What’s the Difference Between an Egg-Filled Easter and a Religious One?
The way in which Easter is celebrated can be of conflict for some. It is, for many, the center of the Christian faith; a celebration of Jesus’ highest sacrifice for humankind, His death and resurrection. For others, it is an annual celebration with festivities that include its sole focus on the Easter Bunny and his decorated, chocolate eggs.
But, have you ever wondered how far the two traditions really are?
This year, I wondered about the origin of the Easter bunny and his famed eggs, and whether or not it was blasphemous to the Christian faith to fully incorporate him and his chocolate goodies into the children’s festivities.
Surprisingly, what I always thought was solely a practice with pagan origins, turns out to also have roots in Christian religious history.
The Easter Bunny
Apparently, the Easter Bunny, also known as the Easter Rabbit or Easter Hare originated from German Lutherans as a popular motif in medieval church art. What Santa Claus is to Christmas is what the Easter Hare is to Easter; a folklore judge who decides whether or not children have been “good” or “disobedient” at the beginning of Eastertide, which is based on the liturgical year of Christianity that focuses on Jesus’ resurrection.
According to ancient times, it was believed that the hare was a hermaphrodite with the idea that it could also procreate without the loss of virginity, which led its association with the Virgin Mary. Hares have also been found in paintings depicting the Virgin Mary and the Christ child, particularly in Northern Europe.
And while rabbits and hares are fertile breeders, it isn’t surprising that they have become symbols of fertility as they make their appearance in our association with spring.
Orthodox Christian churches have also practiced abstaining from eating eggs during the Lent season and to prevent them from being wasted, they were boiled and eaten when the fast was to be broken. It is assumed the eggs were decorated as part of the celebration.
The Eastern Orthodox Church still practices dying Easter eggs red, the colour of blood, in recognition of the blood sacrificed by Jesus during the crucifixion (and of the renewal of life in spring), as the photo at the top of this post depicts.
The idea of egg-giving to children was brought to the U.S. in the 18th century by Protestant German immigrants who told their children stories of the Osterhase, the Easter Hare, who only gave gifts of coloured eggs to good children in the nests they created in their caps or bonnets before Easter.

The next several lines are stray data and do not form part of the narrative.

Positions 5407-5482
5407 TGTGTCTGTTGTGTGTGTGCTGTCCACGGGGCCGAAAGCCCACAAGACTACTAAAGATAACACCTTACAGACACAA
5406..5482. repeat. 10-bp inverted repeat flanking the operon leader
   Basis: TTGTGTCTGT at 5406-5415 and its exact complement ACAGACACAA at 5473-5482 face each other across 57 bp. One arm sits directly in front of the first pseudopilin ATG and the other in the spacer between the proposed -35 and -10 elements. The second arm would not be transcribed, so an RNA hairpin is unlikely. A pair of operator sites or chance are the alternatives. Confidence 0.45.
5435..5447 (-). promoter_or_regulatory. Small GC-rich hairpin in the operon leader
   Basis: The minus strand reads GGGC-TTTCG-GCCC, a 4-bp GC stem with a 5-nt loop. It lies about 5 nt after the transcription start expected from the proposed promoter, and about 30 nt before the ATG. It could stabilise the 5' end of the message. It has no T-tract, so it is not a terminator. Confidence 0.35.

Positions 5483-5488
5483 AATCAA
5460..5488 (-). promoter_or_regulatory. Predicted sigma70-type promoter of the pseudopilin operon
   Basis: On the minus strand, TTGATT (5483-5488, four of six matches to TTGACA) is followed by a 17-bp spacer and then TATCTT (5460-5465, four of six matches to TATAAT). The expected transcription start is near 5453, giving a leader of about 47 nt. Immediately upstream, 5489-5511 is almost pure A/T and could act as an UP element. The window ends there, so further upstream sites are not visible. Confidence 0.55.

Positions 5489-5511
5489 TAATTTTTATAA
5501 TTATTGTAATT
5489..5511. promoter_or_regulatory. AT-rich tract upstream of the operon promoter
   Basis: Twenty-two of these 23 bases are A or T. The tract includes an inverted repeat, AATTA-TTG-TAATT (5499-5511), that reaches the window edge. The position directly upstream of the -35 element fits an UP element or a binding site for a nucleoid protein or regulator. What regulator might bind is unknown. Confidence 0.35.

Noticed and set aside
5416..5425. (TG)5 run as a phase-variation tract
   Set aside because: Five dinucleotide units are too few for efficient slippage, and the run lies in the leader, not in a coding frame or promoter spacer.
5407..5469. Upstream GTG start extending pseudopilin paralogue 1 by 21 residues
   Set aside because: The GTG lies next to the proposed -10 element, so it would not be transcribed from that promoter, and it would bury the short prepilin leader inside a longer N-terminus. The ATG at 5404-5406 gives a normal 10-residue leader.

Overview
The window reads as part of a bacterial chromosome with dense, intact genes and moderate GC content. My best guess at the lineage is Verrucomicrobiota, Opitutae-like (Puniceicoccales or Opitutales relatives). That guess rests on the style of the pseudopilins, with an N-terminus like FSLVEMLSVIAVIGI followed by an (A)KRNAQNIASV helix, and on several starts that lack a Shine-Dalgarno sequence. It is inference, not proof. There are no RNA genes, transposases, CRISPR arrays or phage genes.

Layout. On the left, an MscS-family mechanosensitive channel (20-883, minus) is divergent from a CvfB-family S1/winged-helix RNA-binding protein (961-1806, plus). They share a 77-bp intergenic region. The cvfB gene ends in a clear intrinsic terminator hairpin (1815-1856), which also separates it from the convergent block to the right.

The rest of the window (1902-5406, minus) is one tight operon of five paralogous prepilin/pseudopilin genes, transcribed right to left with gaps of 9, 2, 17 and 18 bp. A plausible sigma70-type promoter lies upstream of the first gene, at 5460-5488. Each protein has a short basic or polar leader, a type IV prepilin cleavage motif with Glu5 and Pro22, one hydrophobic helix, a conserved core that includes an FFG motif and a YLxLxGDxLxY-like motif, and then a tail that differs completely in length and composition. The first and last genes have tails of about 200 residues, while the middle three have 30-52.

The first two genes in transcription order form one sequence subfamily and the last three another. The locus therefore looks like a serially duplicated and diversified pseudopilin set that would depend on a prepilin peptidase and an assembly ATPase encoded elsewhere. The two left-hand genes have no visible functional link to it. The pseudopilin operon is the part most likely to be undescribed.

Authors: Charles Isaac Elton, Charles J. Billson, Christina Hole, Sarah Ben Breathnach, and Jean-Andrew Dickmann have associated the rabbit/hare as a sacred animal associated with Eostre, a saxon goddess of spring and dawn.
According to legend in Breathnach’s origin story, Mrs. Sharps’ Traditions (1990), Eostre’s favourite animal was a large bird that she transformed into a hare in a fit of anger.
In Dickmann’s version of the story, Eostre transforms the bird into a hare as an act of mercy, rather than anger.
My Personal Celebration
For those of you who know me personally, or have followed my blog postings, you’ll know that I’m an active gym member and enthusiastic health and fitness advocate who spends a lot of time at the gym. After an intense workout at the gym, it’s my usual practice to jump into the shower to wash and then later change into fresh clothes.
One day, particularly close to Easter, I had jumped into the shower to wash and rinse myself of the sweat I had accumulated after a tough workout. What I didn’t realize at the time, was that I had two, large gashes across my calves from the rubber boots I wore that day, which cut me while walking because I had worn sports socks that were far too short, rather than the high, insulated knee socks I usually wear when I wear my rain boots.
As soon as the water in the shower hit me and ran down my legs, I felt excruciating pain! And I mean, excruciating! Water that gushes into two, open wounds may sound benign, but it unexpectedly made me gnash my teeth in pain and wish I never jumped into the shower, or wear my wretched rain boots with sport socks. I wanted the pain to stop.
It was then that I thought of Jesus’ suffering during the crucifixion. An odd time to think of it, I know, but my own pain helped me empathize with the reality of Jesus’ death and once again be reminded of my delicate mortality.
Jesus didn’t have two gashes on his calves—His entire body was wounded from flogging, His head was crowned with thorns, and His hands and feet were nailed to a cross—and if that wasn’t enough, His chest was also pierced with a lance! And there I was, complaining about two gashes on my calves, which I easily regretted, angry to have had to tolerate pain.
When Jesus cried out that He was thirsty, did anyone offer him water to drink? No. Instead, a Roman solider soaked a sponge in vinegar and lifted it to His lips, a sour drink for anyone to endure and a mocking insult to the Messiah! (John 19, NIV.)